On the Side I

by Mark R. Vogel

            When individuals contemplate what to make for their Thanksgiving or Christmas dinner, there’s usually more indecision regarding the side dishes.  After all, the Thanksgiving turkey is perfunctory and Christmas will inevitably be yet another turkey or a roast of some kind.  But there is a staggering array of potential side dishes.  Here are a few ideas.







Chicken broth as needed


Salt & pepper

Chopped parsley


            This is an elegant looking, although time consuming dish.  You’ll need an equal amount, (by weight), of the three vegetables, after trimming.  Figure on four to six ounces per person.  First, peel the carrots, trim the celery, and remove the dark green parts of the leeks. Leeks are very sandy by the way and must be rinsed thoroughly.  Then weigh out an equal amount of each vegetable.  Next, julienne the vegetables into strips about 2 ½ inches long and no more than one eighth inch wide.   Then take the dark part of the leeks and cut strips ¼ inch wide.  Blanch the strips in boiling water for no more than ten seconds and then run under cold water.  Gather up equal amounts of the julienned vegetables and make little bundles about an inch in thickness.  Tie the bundles with the dark green leek strips, trimming the excess.  Place the tied bundles in a sauté pan and add enough chicken broth to come half way up.  Add butter, salt and pepper and simmer, covered, until the vegetables are soft.  Sprinkle with chopped parsley before service.

            An alternative to this recipe, which eliminates one step, is to forgo making bundles out of the vegetables.  After slicing them, either simmer them in the chicken broth and butter, or sauté them in butter and/or olive oil with no broth. 




2 lbs carrots, parsnips or a combination thereof

Water as needed

Butter to taste

2 tablespoons sugar

Salt and white pepper to taste

Chopped parsley


            Peel and cut the vegetables to the size and shape you desire.  The thicker they are however, the longer they will take to cook.  Add them to a sauté pan with enough water to come half way up the sides of the vegetables.  Add the butter, sugar, salt and pepper.  Bring to a boil and continue to cook, partially covered, until tender.  Remove the lid when they are almost done so that some of the water can evaporate, thus producing a syrupy glaze.  Sprinkle with parsley when finished.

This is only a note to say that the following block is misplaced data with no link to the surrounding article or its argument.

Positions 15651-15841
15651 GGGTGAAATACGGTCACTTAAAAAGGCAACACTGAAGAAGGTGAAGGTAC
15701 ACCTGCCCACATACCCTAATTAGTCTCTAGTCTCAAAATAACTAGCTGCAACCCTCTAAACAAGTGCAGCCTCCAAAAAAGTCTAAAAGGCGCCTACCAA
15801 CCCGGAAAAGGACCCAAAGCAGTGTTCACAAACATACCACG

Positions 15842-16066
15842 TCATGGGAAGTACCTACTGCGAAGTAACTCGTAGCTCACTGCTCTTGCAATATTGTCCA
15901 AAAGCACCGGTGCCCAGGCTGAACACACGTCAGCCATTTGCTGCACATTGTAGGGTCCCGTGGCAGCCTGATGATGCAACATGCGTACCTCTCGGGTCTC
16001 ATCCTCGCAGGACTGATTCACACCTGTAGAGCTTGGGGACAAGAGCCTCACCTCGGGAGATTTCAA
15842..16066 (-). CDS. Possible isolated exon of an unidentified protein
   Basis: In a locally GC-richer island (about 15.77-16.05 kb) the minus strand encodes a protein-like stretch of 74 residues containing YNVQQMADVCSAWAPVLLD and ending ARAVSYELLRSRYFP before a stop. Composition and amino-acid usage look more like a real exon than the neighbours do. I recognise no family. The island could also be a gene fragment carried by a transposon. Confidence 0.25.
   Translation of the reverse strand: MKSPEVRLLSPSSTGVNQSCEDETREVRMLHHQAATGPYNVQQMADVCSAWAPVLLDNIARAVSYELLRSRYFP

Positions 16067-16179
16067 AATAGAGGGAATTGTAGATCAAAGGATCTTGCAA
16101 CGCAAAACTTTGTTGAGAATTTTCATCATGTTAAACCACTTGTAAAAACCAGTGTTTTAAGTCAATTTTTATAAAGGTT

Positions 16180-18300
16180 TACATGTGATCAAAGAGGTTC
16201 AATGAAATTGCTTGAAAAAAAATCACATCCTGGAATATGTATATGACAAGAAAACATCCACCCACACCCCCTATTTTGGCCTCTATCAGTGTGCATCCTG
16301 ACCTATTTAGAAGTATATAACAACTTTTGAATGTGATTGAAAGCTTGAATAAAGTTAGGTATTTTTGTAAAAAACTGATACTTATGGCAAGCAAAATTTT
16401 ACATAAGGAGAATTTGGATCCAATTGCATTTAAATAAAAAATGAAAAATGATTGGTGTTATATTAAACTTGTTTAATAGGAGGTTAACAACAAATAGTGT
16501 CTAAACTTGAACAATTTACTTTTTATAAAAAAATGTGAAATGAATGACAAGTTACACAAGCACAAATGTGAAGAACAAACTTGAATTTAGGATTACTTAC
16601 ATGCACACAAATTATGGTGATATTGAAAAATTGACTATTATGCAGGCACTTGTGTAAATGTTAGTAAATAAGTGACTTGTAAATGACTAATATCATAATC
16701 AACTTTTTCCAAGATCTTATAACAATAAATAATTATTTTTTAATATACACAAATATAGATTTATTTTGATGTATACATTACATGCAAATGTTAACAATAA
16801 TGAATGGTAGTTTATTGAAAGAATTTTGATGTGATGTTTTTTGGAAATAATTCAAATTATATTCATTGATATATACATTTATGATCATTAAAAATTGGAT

4 Idaho potatoes peeled and chopped into a large dice.

6 ounces heavy cream

3 ounces butter

Salt and pepper to taste

6 oz. Gorgonzola or Roquefort cheese


            Bring the potatoes to a boil and simmer until tender.  Drain and then return them to the pan.  Cook for a few minutes on medium heat to evaporate the excess water.  For extra smooth mashed potatoes, pass them through a food mill or a ricer and return them to the pan.   Or, just mash them with a hand masher, in the pan.  With the heat on low to medium, stir in the cream, butter, salt and pepper until well blended.  Stir in the cheese until it melts.  Check for additional salt and pepper and serve. 




            I was never crazy about cauliflower until I tried this recipe.  It’s easy to make and is unusually tasty, given that it’s cauliflower.


Vegetable oil, as needed

1 head of cauliflower

2 large egg yolks

8 oz. ice water

5 oz. all purpose flour plus extra for dredging


            Heat the oil to 375 degrees.  Trim the cauliflower into bite-size florets.  Whisk the egg yolk and water and then mix in the flour.  Dredge the cauliflower in flour and then dip it into the batter.  Fry until golden brown.  Do not over crowd them.  Fry them in batches if need be. 




            They’re not done on an open fire but nevertheless are a seasonal classic.  Serve them as a hors d’oeuvre or as an after dinner snack.  Simply take a bunch of chestnuts and make an X in their flat side with a paring knife.  Make sure you cut all the way through their outer shell.  Place them on a baking sheet in a 450 preheated oven for 15-20 minutes.  As soon as they’re cool enough to handle, peel and eat.


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